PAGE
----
Row crop tractors and combines have buddy seats. They also have ROPS enclosed cabs. Our rule on the farm was that there were no riders on what are not called open station tractors (we were all adults, but if you have ever seen pictures of someone who has fallen off of a fender and under a tractor wheel (FFA films) you will never want to ride on a fender or tractor step again. Our tractors without cabs included a 2010, 4030, and 4020. Our larger tractors all had cabs, some with jump seats too.

Some years ago, I "had to purchase" a 430 L&G because my son could not reach the hydrostat control pedals on my 445....that and it was very low hour and priced right. My son is now studying Agricultural Engineering and has let it be know that he wants that tractor some day LOL.

Enjoy time with children and grandchildren as they grow up all too quickly.
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The biggest problem is that if they are not heavy enough to keep the seat switch active. More so if it is a reach for the forward/reverse pedals. My son couldn't pull this off until this year.
Thanks all
ROPS up, seat belt on
No better advise available!
Low range at idle
(y)
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I've been an avid DIY'r my whole life. We didn't have the money growing up to hire someone when things broke or needed to be replaced. So I took it upon myself to learn everything I could, anyway I could, from everyone I could and I shopped wisely, and over time, slowly acquired all the tools to do it.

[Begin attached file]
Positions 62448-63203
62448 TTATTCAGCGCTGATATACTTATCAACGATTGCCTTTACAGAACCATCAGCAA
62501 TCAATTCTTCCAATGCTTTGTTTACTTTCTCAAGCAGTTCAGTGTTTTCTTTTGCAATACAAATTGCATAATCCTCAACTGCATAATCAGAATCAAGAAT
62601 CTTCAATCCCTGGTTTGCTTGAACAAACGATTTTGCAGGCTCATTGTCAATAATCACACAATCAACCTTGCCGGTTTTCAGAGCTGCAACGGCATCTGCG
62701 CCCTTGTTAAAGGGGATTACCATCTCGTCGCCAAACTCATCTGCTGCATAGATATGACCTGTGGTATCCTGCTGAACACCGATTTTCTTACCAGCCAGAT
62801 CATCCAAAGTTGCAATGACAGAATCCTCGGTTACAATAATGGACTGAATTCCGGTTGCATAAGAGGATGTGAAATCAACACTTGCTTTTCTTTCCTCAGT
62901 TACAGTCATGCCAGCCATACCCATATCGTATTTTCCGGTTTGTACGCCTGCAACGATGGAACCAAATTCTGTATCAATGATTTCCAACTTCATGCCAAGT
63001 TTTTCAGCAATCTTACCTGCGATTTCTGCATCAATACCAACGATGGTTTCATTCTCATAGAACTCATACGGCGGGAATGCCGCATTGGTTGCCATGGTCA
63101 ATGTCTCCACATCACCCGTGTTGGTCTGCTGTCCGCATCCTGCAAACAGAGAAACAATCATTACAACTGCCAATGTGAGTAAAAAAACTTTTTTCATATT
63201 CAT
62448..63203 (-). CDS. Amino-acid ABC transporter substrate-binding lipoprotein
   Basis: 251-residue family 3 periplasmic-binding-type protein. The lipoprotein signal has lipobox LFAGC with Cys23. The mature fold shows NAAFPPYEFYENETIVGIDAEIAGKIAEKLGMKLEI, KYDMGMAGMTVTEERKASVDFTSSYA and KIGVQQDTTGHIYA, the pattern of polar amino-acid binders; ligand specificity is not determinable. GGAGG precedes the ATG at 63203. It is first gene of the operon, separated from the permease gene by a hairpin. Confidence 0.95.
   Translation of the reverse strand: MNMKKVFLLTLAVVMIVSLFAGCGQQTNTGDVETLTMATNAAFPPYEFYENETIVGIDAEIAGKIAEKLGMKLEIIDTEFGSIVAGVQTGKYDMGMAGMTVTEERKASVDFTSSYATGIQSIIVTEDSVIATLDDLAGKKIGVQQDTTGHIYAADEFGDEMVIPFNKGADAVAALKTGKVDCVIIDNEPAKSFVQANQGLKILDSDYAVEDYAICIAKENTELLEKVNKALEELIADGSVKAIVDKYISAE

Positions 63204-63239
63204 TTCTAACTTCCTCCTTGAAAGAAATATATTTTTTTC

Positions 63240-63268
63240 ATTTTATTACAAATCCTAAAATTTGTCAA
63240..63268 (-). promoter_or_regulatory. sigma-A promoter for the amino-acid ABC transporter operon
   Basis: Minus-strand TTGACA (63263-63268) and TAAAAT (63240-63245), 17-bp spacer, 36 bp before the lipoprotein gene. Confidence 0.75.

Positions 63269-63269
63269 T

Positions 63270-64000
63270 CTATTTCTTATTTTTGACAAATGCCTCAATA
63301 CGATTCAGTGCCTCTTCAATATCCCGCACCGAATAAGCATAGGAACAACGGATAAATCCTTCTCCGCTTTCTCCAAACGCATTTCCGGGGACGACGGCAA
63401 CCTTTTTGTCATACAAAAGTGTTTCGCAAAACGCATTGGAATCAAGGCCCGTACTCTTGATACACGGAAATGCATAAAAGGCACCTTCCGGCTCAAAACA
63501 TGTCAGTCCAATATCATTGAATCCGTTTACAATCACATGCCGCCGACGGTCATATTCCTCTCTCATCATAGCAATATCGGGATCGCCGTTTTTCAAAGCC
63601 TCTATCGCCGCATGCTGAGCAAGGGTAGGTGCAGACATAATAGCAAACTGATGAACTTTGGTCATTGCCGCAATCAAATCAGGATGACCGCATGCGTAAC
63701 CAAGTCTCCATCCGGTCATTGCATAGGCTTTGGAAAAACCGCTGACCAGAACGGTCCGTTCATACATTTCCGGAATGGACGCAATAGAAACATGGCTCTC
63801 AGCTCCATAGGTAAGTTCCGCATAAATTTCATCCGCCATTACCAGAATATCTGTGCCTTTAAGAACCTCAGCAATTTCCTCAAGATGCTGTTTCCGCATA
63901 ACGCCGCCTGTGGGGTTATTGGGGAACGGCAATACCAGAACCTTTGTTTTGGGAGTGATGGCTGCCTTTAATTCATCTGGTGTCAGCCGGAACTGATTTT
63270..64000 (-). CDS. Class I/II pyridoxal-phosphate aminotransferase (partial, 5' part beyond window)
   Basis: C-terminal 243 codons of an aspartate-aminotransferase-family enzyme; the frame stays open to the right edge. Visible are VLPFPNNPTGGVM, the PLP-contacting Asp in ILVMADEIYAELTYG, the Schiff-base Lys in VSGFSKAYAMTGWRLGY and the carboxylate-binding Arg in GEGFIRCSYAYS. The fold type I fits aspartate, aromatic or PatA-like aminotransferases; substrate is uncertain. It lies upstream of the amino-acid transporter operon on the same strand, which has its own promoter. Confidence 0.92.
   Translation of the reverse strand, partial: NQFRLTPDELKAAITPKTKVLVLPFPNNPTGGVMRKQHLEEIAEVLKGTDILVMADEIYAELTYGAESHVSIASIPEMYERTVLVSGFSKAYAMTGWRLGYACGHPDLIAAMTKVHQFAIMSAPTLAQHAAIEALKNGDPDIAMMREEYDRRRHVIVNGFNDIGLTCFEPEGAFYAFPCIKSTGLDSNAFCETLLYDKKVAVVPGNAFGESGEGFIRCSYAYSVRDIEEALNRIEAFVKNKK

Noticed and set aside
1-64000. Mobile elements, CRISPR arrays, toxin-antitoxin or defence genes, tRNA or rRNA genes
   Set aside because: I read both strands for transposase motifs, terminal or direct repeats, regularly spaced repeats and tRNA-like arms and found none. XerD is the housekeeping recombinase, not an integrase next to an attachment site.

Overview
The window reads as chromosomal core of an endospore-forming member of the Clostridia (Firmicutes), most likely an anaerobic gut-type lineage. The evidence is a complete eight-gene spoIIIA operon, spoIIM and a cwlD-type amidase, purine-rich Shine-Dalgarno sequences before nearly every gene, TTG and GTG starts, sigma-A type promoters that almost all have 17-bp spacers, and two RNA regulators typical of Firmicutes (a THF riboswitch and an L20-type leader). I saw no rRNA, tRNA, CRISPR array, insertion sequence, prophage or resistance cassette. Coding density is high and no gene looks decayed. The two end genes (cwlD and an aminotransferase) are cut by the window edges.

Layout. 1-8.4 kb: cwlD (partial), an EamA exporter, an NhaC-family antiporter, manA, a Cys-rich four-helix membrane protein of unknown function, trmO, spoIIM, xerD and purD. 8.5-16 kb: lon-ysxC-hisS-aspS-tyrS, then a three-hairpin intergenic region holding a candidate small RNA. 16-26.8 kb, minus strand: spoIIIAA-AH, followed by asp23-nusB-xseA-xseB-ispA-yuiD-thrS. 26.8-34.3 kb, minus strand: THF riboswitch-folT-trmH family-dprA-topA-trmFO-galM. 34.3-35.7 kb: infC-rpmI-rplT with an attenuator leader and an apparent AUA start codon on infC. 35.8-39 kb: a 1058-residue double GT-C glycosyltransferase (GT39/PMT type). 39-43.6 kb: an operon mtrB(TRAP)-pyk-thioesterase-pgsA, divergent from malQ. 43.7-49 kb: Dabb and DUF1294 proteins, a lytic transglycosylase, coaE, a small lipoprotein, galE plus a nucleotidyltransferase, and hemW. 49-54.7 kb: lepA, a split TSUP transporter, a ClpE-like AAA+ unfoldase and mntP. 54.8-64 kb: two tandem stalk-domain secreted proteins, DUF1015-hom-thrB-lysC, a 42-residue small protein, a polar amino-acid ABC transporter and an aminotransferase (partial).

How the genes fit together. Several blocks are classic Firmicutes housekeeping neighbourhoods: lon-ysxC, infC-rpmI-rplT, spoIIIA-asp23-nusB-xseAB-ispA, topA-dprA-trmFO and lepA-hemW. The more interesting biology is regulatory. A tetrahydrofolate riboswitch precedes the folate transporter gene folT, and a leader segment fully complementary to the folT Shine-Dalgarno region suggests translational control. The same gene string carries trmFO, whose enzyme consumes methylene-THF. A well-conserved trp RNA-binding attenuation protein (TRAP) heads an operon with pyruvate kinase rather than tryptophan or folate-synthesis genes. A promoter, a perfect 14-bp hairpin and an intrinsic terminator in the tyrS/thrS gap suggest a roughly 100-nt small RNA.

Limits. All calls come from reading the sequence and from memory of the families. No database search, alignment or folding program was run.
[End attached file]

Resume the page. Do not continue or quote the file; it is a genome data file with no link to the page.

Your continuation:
I have 2 kids and I try to pass on what I've learned so that they can take pride and pleasure in fixing their own things around their own house someday. They know what the tools are and how to use them. But the very first lesson and the 1 I recommend everyone is taught is this. Tools are a privilege, they are both exciting and rewarding, but the second that you fail to respect them and their use, or are not focused on using them, you or someone else can be seriously hurt! And that can't ever be taken back! So as much fun as it is, if the kids are too young to grasp that 1st lesson, I'd probably consider just letting them sit on the tractor while it's not running and the loader is down all the way.

It may be overly cautious, but I was on an EMS squad for 20 years and 10 years working in the ED at a level 1 trauma center. Seen a lot... Good lord have fun.... but be careful!